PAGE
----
Ph.D. work, and four additional students are currently doing graduate research in a n a l y t i ­ cal chemistry.

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John T . B y r n e , 1950-51. Received his Ph.D. from Massachusetts Institute of Technology, where he studied under L. B. Rogers; currently laboratory supervisor in A n a l y t i c a l Methods Development G r o u p at Dow Chemical Co., has published nine papers, four resulting f r o m thesis, since receiving fellowship; received Young Author's Prize of the Electrochemical Society in 1952 for series of articles in the Journal of the Electrochemical Society.

REPORT FOR ANALYTICAL CHEMISTS C h a r l e s N . R e i l l e y , 1 9 5 1 - 5 2 . R e c e i v e d his Ph.D. f r o m P r i n c e t o n U n i v e r s i t y , where he s t u d i e d u n d e r Ν . Η . F u r m a n ; c u r r e n t l y Asso­ c i a t e Professor o f C h e m i s t r y a t t h e U n i v e r ­ s i t y o f N o r t h C a r o l i n a ; has p u b l i s h e d 41 p a ­ pers, t e n r e s u l t i n g f r o m thesis, since r e c e i v i n g f e l l o w s h i p ; also a u t h o r e d o n e t e x t b o o k ; was an i n v i t e d speaker o r l e c t u r e r a t LSU S y m ­ posium o n M o d e r n M e t h o d s o f A n a l y t i c a l C h e m i s t r y , t h e G o r d o n Research C o n f e r e n c e , six universities a n d c o l l e g e s , f i v e s e c t i o n a l and regional meetings, International C o n ­ gress o f Pure a n d A p p l i e d C h e m i s t r y i n Por­ tugal while a delegate of the National A c a d ­ e m y o f Sciences, f i v e m e e t i n g s a n d c o n f e r - ~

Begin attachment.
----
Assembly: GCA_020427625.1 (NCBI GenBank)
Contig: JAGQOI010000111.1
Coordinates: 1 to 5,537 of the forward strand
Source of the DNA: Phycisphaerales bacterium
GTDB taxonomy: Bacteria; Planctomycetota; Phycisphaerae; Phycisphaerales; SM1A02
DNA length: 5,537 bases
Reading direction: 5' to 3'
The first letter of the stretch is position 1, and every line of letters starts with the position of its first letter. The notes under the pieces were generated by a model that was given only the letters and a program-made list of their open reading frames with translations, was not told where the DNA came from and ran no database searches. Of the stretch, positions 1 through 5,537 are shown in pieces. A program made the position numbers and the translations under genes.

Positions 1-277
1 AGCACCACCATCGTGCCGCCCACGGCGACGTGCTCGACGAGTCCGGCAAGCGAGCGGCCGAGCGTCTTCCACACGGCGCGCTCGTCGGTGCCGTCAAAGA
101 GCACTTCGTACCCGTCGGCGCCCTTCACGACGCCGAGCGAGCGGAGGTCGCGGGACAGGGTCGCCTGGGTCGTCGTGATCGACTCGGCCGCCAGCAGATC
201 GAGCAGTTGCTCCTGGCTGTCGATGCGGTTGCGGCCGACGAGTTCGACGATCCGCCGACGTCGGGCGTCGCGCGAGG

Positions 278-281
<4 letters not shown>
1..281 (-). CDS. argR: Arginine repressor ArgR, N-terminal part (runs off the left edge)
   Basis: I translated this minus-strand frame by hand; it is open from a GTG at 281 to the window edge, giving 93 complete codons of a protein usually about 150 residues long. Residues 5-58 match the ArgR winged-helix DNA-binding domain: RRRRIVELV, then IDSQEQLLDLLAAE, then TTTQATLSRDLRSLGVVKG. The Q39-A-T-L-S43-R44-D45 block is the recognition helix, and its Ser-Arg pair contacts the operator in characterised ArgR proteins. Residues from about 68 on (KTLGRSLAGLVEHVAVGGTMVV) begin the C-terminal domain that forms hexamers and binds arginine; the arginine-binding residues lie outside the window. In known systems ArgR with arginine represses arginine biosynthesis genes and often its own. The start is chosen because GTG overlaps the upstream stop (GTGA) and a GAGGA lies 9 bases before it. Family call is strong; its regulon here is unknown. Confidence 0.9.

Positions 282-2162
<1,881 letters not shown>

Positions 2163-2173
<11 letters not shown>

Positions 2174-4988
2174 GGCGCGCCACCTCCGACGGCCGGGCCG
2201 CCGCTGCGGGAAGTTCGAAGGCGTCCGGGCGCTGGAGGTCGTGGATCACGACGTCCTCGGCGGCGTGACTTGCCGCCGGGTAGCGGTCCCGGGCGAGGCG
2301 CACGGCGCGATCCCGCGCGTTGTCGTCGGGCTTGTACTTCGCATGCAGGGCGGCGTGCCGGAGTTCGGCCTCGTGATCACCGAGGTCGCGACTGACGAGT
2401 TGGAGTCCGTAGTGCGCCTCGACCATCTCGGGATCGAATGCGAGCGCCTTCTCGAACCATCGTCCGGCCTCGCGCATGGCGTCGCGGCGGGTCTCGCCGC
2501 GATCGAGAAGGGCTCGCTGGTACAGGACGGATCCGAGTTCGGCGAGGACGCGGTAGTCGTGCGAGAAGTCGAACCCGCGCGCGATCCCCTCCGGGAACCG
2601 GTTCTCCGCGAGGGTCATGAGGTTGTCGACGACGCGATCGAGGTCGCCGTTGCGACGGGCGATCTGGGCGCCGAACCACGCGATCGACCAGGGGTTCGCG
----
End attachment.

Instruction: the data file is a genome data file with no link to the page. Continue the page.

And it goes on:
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Colorimetric Determination of Siliceous Atmospheric Contaminants. Particulate silica and silicates are collected on membrane filters, dissolved in hydrofluoric acid, and determined colorimetrically as yellow stlicomolybdate or as molybdenum blue after reduc­ tion with l-amino-2-naphthoI-4-sulfonic acid. The dual sensitivity obtained by the use of the two colors permits accurate analyses in the relatively large range of 1 microgram to 2.5 milligrams without the necessity of taking an aliquot. The small air volumes required are easily sampled with hand-operated equipment.

ences o t h e r t h a n A C S , a n d t w o i n d u s t r i a l f i r m s ; p r e s e n t e d t w o papers a t A C S n a t i o n a l m e e t i n g s ; p r e s i d e d a t sessions o f t h e D i v i s i o n of A n a l y t i c a l C h e m i s t r y a t t h e 1957 S p r i n g n a t i o n a l m e e t i n g ; was e d i t o r o f Southern Chemisf, 1954; e d i t o r o f series o f volumes entitled "Advances in Analytical Chemistry a n d I n s t r u m e n t a t i o i " ; serves o n a d v i s o r y b o a r d o f t h e j o u r n i l Talanfa; awarded Re­ search C o r p o r a t i o n g r a n t o f $ 7 5 0 0 f o r u n r e ­ s t r i c t e d use i n r e s e a r c h ; c u r r e n t S e c r e t a r y Treasurer o f A C S D i v i s i o n o f A n a l y t i c a l C h e m i s t r y ; f i v e o f his students a r e c u r r e n t l y d o i n g g r a d u a t e research.